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Zoe Diana Draelos, M.D.
Zoe Diana Draelos, M.D., is a consulting professor of dermatology, Duke University School of Medicine, Durham, N.C. She is investigator, Dermatology Consulting Services, High Point, N.C., and a Dermatology Times Editorial Advisor and co-medical editor.
In search of finding an anti-aging gene
The human genome project was completed without finding an anti-aging gene, much to the disappointment of scientists. Yet, the search continues for genes that could be modified to influence aging. Read and learn more
Genetically customized product formula
One of the currently popular fads in high end boutique skin care products is the development of genetically customized formulations. Read to learn the answer.
Algae becoming a popular cosmetic ingredient
Snow algae is an interesting single cell algae that survives at 0 degrees C. Read and learn more on how algae is becoming a popular cosmetic ingredient.
Factors impacting earlobe dermatitis
Earring dermatitis at the site of a pierced earring can be due to many different factors. It is important to rule out nickel dermatitis and recommend the use of high quality yellow gold earrings.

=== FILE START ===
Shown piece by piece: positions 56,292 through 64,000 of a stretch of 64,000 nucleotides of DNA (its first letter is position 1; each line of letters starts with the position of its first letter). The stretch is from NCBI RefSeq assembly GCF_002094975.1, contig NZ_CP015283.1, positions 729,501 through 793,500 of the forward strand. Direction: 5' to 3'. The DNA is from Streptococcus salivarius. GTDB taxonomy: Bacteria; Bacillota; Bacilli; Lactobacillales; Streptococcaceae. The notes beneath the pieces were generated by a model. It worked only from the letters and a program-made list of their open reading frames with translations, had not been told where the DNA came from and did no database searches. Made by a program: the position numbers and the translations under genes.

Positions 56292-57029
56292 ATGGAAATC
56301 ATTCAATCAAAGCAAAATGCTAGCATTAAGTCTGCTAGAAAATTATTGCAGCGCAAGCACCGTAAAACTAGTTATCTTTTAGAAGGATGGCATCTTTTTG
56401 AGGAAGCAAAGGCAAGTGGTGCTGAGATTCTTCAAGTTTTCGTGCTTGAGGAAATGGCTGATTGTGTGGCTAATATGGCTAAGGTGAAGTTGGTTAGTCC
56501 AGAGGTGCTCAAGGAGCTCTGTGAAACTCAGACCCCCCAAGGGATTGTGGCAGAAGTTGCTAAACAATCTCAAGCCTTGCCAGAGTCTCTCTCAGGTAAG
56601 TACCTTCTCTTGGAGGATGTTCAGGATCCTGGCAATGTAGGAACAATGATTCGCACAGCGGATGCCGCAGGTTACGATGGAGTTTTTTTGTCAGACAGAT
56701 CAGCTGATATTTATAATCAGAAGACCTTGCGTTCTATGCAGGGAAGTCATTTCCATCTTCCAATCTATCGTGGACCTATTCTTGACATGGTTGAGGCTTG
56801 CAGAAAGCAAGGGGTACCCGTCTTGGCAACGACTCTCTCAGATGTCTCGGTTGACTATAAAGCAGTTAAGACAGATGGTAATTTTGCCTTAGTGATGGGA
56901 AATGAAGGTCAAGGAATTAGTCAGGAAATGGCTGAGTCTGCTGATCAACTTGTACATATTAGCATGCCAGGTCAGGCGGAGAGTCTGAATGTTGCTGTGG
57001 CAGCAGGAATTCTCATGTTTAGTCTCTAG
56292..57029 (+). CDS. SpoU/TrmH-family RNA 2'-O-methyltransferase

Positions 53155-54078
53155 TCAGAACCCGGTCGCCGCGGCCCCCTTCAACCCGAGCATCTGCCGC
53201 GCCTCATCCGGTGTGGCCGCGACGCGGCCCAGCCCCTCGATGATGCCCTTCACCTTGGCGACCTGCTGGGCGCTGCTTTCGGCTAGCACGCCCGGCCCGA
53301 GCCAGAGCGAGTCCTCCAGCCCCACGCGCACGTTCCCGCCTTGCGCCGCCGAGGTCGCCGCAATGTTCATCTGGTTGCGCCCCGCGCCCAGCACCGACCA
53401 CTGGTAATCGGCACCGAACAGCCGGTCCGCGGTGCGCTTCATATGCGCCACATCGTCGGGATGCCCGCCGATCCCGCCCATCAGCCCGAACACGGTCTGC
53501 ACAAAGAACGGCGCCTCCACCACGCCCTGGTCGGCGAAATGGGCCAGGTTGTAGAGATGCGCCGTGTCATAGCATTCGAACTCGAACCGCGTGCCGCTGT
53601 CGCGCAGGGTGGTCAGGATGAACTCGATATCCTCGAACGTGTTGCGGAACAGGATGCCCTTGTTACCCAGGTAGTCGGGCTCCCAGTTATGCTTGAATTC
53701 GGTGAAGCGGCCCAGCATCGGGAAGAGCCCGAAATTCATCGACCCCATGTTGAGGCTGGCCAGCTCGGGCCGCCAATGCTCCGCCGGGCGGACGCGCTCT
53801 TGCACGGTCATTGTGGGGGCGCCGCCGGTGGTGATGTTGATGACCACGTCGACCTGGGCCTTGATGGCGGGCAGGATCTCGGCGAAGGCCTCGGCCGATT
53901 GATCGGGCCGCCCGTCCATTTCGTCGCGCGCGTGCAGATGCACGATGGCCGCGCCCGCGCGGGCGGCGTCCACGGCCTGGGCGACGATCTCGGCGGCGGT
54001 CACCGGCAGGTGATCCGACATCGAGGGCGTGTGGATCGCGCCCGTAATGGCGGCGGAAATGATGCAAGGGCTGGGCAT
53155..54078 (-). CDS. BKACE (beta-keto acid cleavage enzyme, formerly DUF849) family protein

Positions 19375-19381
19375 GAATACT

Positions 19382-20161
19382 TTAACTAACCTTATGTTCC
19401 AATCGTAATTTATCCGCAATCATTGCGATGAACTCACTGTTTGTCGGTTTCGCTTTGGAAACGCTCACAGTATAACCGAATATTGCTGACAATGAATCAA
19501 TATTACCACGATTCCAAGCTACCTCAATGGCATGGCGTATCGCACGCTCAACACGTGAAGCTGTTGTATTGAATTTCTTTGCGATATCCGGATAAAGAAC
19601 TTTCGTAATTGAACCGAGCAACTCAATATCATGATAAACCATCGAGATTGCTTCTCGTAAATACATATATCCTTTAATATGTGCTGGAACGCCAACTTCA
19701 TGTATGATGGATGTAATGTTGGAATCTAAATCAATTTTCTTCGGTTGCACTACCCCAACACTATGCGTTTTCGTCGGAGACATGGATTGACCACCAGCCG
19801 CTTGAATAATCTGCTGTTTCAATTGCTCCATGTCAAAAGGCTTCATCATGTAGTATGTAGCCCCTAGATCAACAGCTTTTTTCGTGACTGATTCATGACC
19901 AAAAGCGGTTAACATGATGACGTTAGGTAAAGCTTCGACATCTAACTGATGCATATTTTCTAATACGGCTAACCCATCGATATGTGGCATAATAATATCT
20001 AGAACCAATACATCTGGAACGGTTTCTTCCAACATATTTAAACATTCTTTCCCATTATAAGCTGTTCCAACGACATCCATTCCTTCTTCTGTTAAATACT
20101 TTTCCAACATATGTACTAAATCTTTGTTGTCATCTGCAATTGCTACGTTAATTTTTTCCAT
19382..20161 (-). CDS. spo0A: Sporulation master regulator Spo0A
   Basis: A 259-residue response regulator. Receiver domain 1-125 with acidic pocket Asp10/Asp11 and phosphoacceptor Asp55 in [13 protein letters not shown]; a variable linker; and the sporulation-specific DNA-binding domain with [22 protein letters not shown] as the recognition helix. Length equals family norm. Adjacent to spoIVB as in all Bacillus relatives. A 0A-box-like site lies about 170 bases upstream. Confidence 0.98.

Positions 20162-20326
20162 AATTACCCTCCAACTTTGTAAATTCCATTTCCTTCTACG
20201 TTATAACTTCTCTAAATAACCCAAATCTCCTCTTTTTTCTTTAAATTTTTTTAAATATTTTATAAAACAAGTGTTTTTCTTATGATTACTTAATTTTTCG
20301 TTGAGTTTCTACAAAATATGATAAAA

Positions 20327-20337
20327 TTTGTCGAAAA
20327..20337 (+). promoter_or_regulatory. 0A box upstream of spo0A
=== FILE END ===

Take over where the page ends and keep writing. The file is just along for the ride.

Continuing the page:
Background on flouride-containing solutions
Fluoride is found in many toothpastes designed to prevent tooth decay. As a matter of fact, the fluorination of water and toothpastes is felt to be the major factoring contributing the increasing number of adults retaining their own teeth into maturity.
How fragrance technology irritates sensitive patients
Long-lasting fragrances is one of the major accomplishments of the perfume industry that has become the bane of fragrance sensitive individuals.
Head space analysis
Why are so many fruit and floral type scent combinations popular, such as kiwi/vanilla or rose/melon or peppermint/lemon?
Fragrances an important aspect of product branding
How are fragrances made? Scented body lotions, soaps, and hair shampoos with smells that extend beyond the packaging seem very popular
Dermal pinning explained
Dermal pinning is a technique that goes by many different propriety names, including dermal poration and dermal needling. It is essentially the use of a roller device with many small needles that is pressed and rolled over the skin. It can be used with or without electricity.
Editorial: Solving the case of the unfilled prescription
Dermatologists are frustrated because they know there will be many more cases of the unfilled prescription. And what can we do?

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